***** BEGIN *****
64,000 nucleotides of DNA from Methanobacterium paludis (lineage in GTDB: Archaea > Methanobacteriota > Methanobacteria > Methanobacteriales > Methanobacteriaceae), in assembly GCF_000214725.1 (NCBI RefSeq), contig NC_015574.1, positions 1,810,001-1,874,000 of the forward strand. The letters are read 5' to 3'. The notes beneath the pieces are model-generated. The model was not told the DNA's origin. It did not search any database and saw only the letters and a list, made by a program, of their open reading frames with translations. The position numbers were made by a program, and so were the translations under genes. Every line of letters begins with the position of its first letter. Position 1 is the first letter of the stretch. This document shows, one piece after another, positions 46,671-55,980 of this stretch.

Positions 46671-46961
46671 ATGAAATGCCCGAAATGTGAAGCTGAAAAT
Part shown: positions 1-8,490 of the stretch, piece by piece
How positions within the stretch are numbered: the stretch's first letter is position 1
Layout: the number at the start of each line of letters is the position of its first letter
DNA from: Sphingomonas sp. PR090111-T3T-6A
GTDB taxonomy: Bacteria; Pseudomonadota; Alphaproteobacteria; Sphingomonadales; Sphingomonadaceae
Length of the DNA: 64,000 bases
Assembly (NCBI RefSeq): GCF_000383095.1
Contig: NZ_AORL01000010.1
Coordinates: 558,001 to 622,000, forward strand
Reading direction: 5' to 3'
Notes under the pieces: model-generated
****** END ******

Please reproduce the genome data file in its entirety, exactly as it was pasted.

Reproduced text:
64,000 nucleotides of DNA from Methanobacterium paludis (lineage in GTDB: Archaea > Methanobacteriota > Methanobacteria > Methanobacteriales > Methanobacteriaceae), in assembly GCF_000214725.1 (NCBI RefSeq), contig NC_015574.1, positions 1,810,001-1,874,000 of the forward strand. The letters are read 5' to 3'. The notes beneath the pieces are model-generated. The model was not told the DNA's origin. It did not search any database and saw only the letters and a list, made by a program, of their open reading frames with translations. The position numbers were made by a program, and so were the translations under genes. Every line of letters begins with the position of its first letter. Position 1 is the first letter of the stretch. This document shows, one piece after another, positions 46,671-55,980 of this stretch.

Positions 46671-46961
46671 ATGAAATGCCCGAAATGTGAAGCTGAAAAT
Part shown: positions 1-8,490 of the stretch, piece by piece
How positions within the stretch are numbered: the stretch's first letter is position 1
Layout: the number at the start of each line of letters is the position of its first letter
DNA from: Sphingomonas sp. PR090111-T3T-6A
GTDB taxonomy: Bacteria; Pseudomonadota; Alphaproteobacteria; Sphingomonadales; Sphingomonadaceae
Length of the DNA: 64,000 bases
Assembly (NCBI RefSeq): GCF_000383095.1
Contig: NZ_AORL01000010.1
Coordinates: 558,001 to 622,000, forward strand
Reading direction: 5' to 3'
Notes under the pieces: model-generated